Saturday, October 8, 2016

The Inexorable Realities of Binary Politics

In anticipation of "Early Voting," which begins here in 11 days, I took a look at the the sample ballot to see how many issues I would be asked to vote on. Not a lot of surprises in that department, but I was, I admit, amazed by the number of "independent" candidates for president. I actually counted 5 in all! Other than the personal satisfaction of seeing one's name on the ballot, I wondered, what motivates all those "independent" candidates to run? Even more, I wondered, what motivates people to vote for them?

Let me begin with a personal confession. Once upon a time, I too succumbed to the allure of voting for a third-party candidate. The year was 1980, and the candidate was John Anderson, a 10-term Illinois Republican congressman, who had gradually drifted away from his party's orthodoxies and ran as an Independent against Republican Ronald Reagan and Democrat Jimmy Carter, even appearing in one debate (with Reagan only, since Carter refused to debate with him). Disillusioned that my preferred candidate had not won my party's nomination and unwilling to vote for the one who did - even if it meant his opponent would win the presidency - I made the bizarre decision to vote for John Anderson. 

I say "bizarre" because at the time I was an Assistant Professor of Political Science and so certainly should have known better. And in fact I actually did know better, but I voted my high-principled resentment anyway.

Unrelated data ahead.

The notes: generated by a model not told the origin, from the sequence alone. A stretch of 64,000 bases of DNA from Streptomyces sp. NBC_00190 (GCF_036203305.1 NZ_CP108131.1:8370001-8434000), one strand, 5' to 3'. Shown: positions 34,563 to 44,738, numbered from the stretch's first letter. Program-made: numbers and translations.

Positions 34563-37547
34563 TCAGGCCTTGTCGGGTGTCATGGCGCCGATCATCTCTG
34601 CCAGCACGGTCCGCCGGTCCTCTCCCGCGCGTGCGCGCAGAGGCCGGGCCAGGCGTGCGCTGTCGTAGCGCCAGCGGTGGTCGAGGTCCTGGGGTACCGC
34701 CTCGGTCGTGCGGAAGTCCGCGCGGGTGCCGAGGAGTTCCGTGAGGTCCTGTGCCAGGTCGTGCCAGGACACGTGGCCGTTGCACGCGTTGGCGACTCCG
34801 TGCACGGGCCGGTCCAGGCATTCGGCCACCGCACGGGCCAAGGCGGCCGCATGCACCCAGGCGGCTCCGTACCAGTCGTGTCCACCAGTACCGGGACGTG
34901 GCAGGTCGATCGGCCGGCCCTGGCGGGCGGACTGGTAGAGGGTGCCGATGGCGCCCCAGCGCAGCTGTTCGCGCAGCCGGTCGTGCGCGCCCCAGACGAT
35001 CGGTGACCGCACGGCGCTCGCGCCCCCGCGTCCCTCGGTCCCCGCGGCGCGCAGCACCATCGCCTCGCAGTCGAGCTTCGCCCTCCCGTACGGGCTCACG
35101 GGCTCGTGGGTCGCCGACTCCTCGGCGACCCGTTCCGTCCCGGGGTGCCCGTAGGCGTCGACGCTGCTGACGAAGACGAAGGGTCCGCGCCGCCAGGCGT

What did I know then (and still know now) about Third Parties and "Independents" in American Presidential elections?

I knew, first of all, that such candidates normally never win. The single exception (sort of) was the election of 1860. The present Republican party had been founded as a third-party in 1854. Its candidate, Abraham Lincoln, won in 1860 in a four-way race against two Democrats and a Whig. The sectional split in the Democratic party (together with the terminal obsolescence of the Whig party) made it possible in a moment of acute national crisis not just for Lincoln to win but for the Republicans to replace the Whigs as one of the two major parties going forward. in fact it became the dominant party for some seven decades until the 1930s. This was the only time anything like that happened in American history. Given that it involved a four-year civil war, it may be just as well it only happened once!

Secondly, I knew that only rarely do third parties win sufficient electoral votes to matter - or indeed any electoral votes at all. Theodore Roosevelt's "Bull Moose" third party's bid in 1912 was due to an ideological split in the Republican party, and it did as well as it did because of the leadership of the charismatic former President. But its only lasting effect was to take enough electoral votes away from William Howard Taft to win the election for Woodrow Wilson and the Democrats. Without TR, the "Bull Moose" party then quickly died, and most of its adherents returned to their original Republican loyalty. The split within the Republican party continued as a festering internal conflict, but never again spawned a serious third-party threat.